I remember the day in 2007 I decided that I wouldn’t go for the promotion. I was 8+ years into a career with Thomson Reuters and had been waiting for 2 years for this position to open up, preparing myself mentally to take over the Regional Manager role. I had won several President’s Trip awards, the highest award achievable for an Academic Account Manager and I was ready for a new challenge. And I was 6 months pregnant.
What would it mean to take on TWO new jobs at the same time? I had no idea, really. “Mother” was a job that I felt totally unprepared for, even at 35. I actually felt more confident in my ability to be a good regional manager, taking on the responsibility of 8 account managers, than I did for taking on the responsibility for this one tiny new human. There were rules for managing those 8 people- at least the job description was pretty clear. But this new human? She didn’t come with a manual OR rules for successful job achievement. And this new human wasn’t planning to shower me with accolades and financial rewards, I was fairly certain. Even the ingestion of 15 parenting books and 5 or 6 parenting blogs a day couldn’t give me a clear indication of what being MOTHER was really going to feel like for ME.
I agonized. I cried. I talked. And talked and talked. And cried some more. (I was in my third trimester, after all). I just wasn’t sure I’d be successful at taking on both of these new jobs at the same time. I knew that the regional manager role would require quite a bit of travel, quite a lot of hours on the computer and phone, and a lot of extraverted energy. I knew that pre-baby, I could have immersed myself into the role and I would have KILLED it. But post-baby? Amidst sleepless nights, breast feeding, baby puke and rocking, I just wasn’t so sure. Actually I was sure. I couldn’t do both.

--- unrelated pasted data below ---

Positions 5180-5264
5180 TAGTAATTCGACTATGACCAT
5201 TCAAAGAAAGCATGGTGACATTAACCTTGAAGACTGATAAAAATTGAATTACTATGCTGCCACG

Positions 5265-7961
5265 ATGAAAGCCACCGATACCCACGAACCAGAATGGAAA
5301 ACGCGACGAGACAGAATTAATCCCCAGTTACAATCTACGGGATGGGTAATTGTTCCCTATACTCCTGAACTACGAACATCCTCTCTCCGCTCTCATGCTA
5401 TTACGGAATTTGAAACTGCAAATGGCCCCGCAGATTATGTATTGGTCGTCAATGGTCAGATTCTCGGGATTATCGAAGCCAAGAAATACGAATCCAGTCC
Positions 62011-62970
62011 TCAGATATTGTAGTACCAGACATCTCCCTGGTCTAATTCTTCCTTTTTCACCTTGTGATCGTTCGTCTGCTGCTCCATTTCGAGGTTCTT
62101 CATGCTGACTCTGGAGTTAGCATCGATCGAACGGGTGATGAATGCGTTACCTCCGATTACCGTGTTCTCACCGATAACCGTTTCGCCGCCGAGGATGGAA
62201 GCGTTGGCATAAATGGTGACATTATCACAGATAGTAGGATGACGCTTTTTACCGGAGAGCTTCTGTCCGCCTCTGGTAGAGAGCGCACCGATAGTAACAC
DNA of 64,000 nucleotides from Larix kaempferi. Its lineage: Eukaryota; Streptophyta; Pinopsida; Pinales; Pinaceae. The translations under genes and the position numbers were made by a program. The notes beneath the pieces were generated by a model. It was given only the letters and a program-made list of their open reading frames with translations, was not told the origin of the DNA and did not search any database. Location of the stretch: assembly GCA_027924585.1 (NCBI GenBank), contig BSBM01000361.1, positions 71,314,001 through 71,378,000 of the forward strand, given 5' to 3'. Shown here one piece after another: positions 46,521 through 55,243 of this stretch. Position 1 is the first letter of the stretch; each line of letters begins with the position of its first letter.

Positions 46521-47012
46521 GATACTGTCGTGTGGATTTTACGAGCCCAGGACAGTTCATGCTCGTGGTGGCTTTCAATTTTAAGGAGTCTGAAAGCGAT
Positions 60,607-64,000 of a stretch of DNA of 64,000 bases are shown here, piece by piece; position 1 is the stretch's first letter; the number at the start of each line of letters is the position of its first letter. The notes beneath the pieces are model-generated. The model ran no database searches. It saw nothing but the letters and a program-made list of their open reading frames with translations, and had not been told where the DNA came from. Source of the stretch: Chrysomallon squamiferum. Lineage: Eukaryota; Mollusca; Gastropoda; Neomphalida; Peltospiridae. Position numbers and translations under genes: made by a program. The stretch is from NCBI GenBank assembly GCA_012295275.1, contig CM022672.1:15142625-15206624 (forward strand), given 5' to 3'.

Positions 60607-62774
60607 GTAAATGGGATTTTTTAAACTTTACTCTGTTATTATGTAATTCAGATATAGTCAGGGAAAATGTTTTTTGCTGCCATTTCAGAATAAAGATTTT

I was raised to believe that I could do anything I wanted when I grew up. A marine biologist, psychologist, psychoneuroimmunologist (we made this one up at the time, but apparently it has since become an actual thing.) President. Whatever I wanted. And my mother’s generation fought for the right for me to be able to have this option while at the same time being allowed to embrace femininity and have a family. HAVE IT ALL.
And then I ran smack into my own limitations. Mid-life crisis at 35.
Fortunately I realized these limitations before I made the mistake of trying to take on both roles. I stepped away from competing for the regional manager position because I recognized that I simply did not have the energy to operate effectively in both roles. Sure I could have tried. I could have muddled through and hired a nanny and a housecleaner, and not seen my baby for weeks at a time. I could have turned away from that tiny new human’s need for me. But for that role- as MOM- I truly was the only person who could do that job. There were many others who could do the job of Regional Manager, and my teammates would do just fine with any other manager. But that tiny little girl needed ME. So that is the promotion I took.
I still grieve a little over the loss of my professional advancement opportunity at Thomson, even 7 years later. I ended up leaving the company altogether 9 months later because I wanted to give my all to this new job for a few years. I delivered another tiny new human 19 months later and then learned that the job description had again been changed on me- Mom to two is entirely different than Mom of one. And it still changes, almost daily. The benefits of this job are less concrete, I get paid in hugs and smiles, lost teeth and inches grown. And the management is often mercurial and arbitrary. But the role of MOM is the one that I will value most when I’m at the end of my life. At the end of the day, that’s what is most important to me.